So thank you, Stewart Middle, and cheers. Cheers to missing lesson plans, to students who don’t bring violence to school, and to Cheetos in every backpack.

*All names in this blog, including those of schools, have been fictionalized for privacy purposes.

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8 Comments

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8 responses to “C is for Cheetos

  1. Well, I don’t know if I’m just overemotional these days (you would probably vote yes), but this had me literally laughing out loud at the impromptu Cheeto speech, and then weeping by the end when the winner tucked her first place dolphin in her backback. Stunning. You couldn’t make this stuff up.
    Aside from the story and the telling of it, I can’t help but believe (but certainly have no idea) that a perfect fit for you as a teacher would be the lower grade levels. You are incredibly creative. This assignment was a work of art–an impromptu act of your own from beginning to end that that connected with these kids in a profound way.
    Kudos, Mrs. Norton.

    • Thank you for the kudos, Martha. Not having any lesson plans turned into my biggest windfall yet as a substitute. I always felt stifled by the busywork teachers would assign, even though I understand there are few other options. But here, I was able to fully exercise any skills I had tucked away.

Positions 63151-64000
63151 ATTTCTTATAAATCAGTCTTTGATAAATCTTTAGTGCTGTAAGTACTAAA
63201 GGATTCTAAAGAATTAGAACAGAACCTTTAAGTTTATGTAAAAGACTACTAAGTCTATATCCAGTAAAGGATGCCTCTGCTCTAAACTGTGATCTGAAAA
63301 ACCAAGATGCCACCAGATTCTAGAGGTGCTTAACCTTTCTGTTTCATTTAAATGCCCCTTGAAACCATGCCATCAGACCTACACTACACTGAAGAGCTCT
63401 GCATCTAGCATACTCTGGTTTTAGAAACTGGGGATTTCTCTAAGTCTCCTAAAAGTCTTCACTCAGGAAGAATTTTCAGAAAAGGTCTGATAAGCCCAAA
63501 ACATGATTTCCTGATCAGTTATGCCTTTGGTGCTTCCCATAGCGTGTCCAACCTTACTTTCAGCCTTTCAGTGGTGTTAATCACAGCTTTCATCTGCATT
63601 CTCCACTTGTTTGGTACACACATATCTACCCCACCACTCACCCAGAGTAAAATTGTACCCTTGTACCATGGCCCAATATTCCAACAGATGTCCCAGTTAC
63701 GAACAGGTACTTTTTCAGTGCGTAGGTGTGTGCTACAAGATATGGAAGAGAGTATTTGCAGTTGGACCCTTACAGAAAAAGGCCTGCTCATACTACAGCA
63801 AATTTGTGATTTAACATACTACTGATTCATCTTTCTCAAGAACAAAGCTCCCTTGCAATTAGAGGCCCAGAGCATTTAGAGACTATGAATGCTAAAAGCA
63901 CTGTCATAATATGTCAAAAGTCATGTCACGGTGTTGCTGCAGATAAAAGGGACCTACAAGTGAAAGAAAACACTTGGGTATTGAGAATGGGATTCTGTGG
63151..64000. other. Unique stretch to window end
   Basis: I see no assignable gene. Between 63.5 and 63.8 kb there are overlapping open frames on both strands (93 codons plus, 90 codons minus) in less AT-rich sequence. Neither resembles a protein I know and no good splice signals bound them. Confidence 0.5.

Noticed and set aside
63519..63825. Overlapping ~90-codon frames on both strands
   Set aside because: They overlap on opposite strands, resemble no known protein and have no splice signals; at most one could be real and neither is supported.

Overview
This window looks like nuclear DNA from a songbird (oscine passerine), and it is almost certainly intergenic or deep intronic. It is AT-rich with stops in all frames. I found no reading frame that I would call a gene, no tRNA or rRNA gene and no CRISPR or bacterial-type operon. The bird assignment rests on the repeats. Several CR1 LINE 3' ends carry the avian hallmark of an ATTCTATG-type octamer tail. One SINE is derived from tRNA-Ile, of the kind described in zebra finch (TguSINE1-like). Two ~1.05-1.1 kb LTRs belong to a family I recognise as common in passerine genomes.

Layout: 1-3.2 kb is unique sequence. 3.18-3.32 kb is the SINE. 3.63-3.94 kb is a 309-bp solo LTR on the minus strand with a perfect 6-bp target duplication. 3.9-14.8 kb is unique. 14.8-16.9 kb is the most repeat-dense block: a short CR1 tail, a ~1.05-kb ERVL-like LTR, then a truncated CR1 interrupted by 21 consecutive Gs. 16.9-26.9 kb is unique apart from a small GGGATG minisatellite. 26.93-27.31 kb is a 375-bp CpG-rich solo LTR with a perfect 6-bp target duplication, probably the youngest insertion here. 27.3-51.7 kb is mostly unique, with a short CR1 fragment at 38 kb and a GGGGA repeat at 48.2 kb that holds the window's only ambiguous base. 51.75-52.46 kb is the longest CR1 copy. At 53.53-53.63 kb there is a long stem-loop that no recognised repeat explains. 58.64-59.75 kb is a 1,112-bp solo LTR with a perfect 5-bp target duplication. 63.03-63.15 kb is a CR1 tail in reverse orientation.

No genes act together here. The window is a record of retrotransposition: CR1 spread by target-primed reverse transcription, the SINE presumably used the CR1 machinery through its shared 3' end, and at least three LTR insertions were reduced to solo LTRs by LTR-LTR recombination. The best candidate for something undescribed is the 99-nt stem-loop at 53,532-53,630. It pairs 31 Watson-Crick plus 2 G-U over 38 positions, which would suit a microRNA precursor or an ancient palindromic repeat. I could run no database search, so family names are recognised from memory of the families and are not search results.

2. Sarah L.

    I would have given a passionate speech about why Purplesaurus Rex Kool-Aid should make a comeback! Love these stories, Jasara!

  3. I love this idea! I am so impressed –continually with your creativity, and even more for returning to teach at a Middle School after your initial experience.
    And, I’d like to echo what Martha said so eloquently, except I know your experience teaching college students was gratifying and remarkable, as well. Maybe you should just clone yourself.

    • Thank you for the confidence! Every age group is such a different experience. If you can capture the middle school students’ attention, they can be very creative and happy. I like that.

  4. Again… another entry that kept me reading down to the very last word. How did I miss this? I’m looking forward to the fall and I hope you have time to share more classroom “adventures”. Love ya!

  5. Glad you’re enjoying the adventures along with me. I’m looking forward to fall too. Even the most difficult days lent a boost of energy and purpose. I often felt the students gave me more than I gave them and would come home feeling grateful.